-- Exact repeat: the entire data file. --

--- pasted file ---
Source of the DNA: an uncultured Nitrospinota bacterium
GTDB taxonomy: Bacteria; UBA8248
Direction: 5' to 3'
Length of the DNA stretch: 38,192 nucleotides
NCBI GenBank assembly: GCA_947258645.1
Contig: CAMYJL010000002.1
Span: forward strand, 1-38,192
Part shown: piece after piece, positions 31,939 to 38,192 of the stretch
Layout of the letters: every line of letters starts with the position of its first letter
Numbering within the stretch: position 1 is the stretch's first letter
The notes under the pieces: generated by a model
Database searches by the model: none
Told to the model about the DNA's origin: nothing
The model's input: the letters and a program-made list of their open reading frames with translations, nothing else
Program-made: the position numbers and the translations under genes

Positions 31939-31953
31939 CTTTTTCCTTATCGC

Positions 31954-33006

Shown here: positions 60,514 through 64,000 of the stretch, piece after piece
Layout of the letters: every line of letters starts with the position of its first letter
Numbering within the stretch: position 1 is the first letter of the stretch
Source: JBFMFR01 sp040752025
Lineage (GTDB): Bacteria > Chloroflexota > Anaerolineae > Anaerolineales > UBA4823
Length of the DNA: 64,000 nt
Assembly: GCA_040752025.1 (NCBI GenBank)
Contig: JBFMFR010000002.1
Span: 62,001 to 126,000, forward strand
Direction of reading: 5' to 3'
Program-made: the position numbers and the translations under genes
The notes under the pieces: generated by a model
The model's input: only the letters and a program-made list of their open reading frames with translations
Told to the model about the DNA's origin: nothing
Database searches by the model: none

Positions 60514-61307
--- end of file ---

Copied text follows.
Source of the DNA: an uncultured Nitrospinota bacterium
GTDB taxonomy: Bacteria; UBA8248
Direction: 5' to 3'
Length of the DNA stretch: 38,192 nucleotides
NCBI GenBank assembly: GCA_947258645.1
Contig: CAMYJL010000002.1
Span: forward strand, 1-38,192
Part shown: piece after piece, positions 31,939 to 38,192 of the stretch
Layout of the letters: every line of letters starts with the position of its first letter
Numbering within the stretch: position 1 is the stretch's first letter
The notes under the pieces: generated by a model
Database searches by the model: none
Told to the model about the DNA's origin: nothing
The model's input: the letters and a program-made list of their open reading frames with translations, nothing else
Program-made: the position numbers and the translations under genes

Positions 31939-31953
31939 CTTTTTCCTTATCGC

Positions 31954-33006

Shown here: positions 60,514 through 64,000 of the stretch, piece after piece
Layout of the letters: every line of letters starts with the position of its first letter
Numbering within the stretch: position 1 is the first letter of the stretch
Source: JBFMFR01 sp040752025
Lineage (GTDB): Bacteria > Chloroflexota > Anaerolineae > Anaerolineales > UBA4823
Length of the DNA: 64,000 nt
Assembly: GCA_040752025.1 (NCBI GenBank)
Contig: JBFMFR010000002.1
Span: 62,001 to 126,000, forward strand
Direction of reading: 5' to 3'
Program-made: the position numbers and the translations under genes
The notes under the pieces: generated by a model
The model's input: only the letters and a program-made list of their open reading frames with translations
Told to the model about the DNA's origin: nothing
Database searches by the model: none

Positions 60514-61307